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indifferent to and indifferent about

Is to and about interchange in this context? I was indifferent to the subject. or I was indifferent about the subject.
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I [haven't]/[hadn't] seen him for a long time so I [have] decided

CONTEXT: John is my friend. I'm in his house right now (we've been talking for about 20 minutes). My other friend calls me and asks me: "Where are you?" I say: "I'm in John's house at ...
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The sentence “I just have noticed now […]”, tense and adverbial constructions

The phrase I just noticed now [...] seems to be quite common, as a google query reveals. However, I am wondering why is simple past used here, and also why not "justly" instead of "...
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Can we delete the second “Whether” after “or” and simplify the sentence? Why is the “Whether” after “or”?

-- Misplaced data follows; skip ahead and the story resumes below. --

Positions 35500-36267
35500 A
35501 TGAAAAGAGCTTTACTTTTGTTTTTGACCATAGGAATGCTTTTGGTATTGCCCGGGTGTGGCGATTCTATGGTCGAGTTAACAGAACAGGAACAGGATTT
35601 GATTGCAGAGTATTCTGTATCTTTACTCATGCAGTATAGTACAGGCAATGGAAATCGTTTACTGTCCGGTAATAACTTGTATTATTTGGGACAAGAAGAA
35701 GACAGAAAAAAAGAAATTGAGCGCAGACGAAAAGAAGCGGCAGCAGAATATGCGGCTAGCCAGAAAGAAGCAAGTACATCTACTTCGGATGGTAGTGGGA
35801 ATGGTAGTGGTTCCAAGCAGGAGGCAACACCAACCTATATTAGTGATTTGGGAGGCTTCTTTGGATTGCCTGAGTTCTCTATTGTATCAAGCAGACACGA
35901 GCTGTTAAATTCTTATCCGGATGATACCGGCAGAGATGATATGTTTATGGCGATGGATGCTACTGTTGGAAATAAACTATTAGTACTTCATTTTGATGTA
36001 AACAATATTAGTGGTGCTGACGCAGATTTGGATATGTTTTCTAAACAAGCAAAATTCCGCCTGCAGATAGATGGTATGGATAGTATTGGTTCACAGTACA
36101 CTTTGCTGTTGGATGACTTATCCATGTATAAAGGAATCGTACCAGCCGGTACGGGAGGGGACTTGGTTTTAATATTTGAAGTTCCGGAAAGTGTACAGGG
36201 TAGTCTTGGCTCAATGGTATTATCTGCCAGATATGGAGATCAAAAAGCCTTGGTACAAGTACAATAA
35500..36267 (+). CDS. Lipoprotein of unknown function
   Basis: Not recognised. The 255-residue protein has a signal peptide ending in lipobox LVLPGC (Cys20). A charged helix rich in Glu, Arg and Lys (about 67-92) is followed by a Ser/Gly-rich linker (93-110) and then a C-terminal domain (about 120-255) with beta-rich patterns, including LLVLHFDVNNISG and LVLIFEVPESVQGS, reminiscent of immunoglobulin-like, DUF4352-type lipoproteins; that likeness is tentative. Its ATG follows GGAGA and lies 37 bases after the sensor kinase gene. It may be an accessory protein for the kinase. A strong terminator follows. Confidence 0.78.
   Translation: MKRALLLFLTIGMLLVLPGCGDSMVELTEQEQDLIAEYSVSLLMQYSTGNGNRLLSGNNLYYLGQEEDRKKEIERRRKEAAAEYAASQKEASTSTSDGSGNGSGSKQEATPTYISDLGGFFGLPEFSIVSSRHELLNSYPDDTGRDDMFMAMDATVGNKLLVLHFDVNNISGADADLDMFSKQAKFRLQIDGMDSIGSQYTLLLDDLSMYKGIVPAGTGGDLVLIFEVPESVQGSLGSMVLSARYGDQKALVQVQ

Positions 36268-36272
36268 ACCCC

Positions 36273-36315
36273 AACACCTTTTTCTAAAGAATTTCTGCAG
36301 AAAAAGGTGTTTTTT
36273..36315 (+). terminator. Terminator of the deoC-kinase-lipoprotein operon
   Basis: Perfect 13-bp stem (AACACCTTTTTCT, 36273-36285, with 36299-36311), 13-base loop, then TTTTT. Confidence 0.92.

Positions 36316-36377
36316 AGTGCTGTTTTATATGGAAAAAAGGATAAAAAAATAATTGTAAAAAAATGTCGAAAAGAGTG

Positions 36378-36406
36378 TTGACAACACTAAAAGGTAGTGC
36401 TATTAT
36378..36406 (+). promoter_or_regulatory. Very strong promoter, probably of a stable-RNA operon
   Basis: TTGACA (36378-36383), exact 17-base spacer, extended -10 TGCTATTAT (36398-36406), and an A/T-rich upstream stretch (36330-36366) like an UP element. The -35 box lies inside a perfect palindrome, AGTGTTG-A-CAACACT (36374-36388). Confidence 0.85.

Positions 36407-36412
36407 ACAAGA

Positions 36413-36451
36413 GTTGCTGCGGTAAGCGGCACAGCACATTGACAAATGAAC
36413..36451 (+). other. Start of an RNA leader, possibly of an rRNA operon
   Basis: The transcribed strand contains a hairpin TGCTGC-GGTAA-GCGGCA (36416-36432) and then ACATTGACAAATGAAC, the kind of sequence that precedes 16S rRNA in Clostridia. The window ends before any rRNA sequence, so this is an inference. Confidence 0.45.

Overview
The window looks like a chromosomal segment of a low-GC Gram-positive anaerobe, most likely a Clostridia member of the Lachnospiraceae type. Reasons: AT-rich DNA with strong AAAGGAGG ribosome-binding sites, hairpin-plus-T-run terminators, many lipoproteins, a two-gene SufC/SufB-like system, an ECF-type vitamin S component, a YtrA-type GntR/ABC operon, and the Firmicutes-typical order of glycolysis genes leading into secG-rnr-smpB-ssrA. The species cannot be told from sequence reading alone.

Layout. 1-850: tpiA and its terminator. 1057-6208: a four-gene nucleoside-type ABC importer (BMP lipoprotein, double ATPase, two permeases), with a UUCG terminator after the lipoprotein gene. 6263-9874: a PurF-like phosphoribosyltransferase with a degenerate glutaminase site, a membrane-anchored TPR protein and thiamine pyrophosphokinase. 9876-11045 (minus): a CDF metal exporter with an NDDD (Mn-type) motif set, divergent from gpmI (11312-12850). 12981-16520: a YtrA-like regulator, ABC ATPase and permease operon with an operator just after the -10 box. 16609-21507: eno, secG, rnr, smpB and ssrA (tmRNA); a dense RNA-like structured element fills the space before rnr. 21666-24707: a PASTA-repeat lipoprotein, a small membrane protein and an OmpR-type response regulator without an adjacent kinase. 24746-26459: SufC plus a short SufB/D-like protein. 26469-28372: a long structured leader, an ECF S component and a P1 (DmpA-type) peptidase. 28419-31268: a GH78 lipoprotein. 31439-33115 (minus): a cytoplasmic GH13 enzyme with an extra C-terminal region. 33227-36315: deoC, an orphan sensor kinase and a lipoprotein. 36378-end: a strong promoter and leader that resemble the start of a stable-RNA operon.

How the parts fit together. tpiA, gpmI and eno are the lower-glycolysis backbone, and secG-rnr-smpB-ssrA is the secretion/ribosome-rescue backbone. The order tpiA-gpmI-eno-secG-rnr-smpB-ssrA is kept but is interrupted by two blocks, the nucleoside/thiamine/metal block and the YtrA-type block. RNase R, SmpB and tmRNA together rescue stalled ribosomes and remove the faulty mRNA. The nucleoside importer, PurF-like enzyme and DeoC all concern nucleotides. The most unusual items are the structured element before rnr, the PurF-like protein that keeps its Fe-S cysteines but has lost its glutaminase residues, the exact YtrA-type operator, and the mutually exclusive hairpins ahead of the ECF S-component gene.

He had only to consider whether he would employ art or violence, or whether he would rather prefer a judicious admixture of the two. https://www.gutenberg.org/files/16167/16167-h/16167-h.htm
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Can you “give good” to someone?

I wanted to thank someone who has helped me a lot, and I wanted to say that I hoped I could at some point "give back some of the good you've given me". But this doesn't sound correct. Is it ...
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Usage of past tense in present/ regular activities

I saw this sentence yesterday and it's bugging me: she still exercised every day. My question: What is the reason for using past tense in this sentence? Shouldn't it be in the present tense? Can ...
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Time expression

Is it right to write: At quarter (to) seven I have breakfast with my Xyz. My understanding is that it must be: I have breakfast with my Xyz in the kitchen at quarter seven. because I was taught ...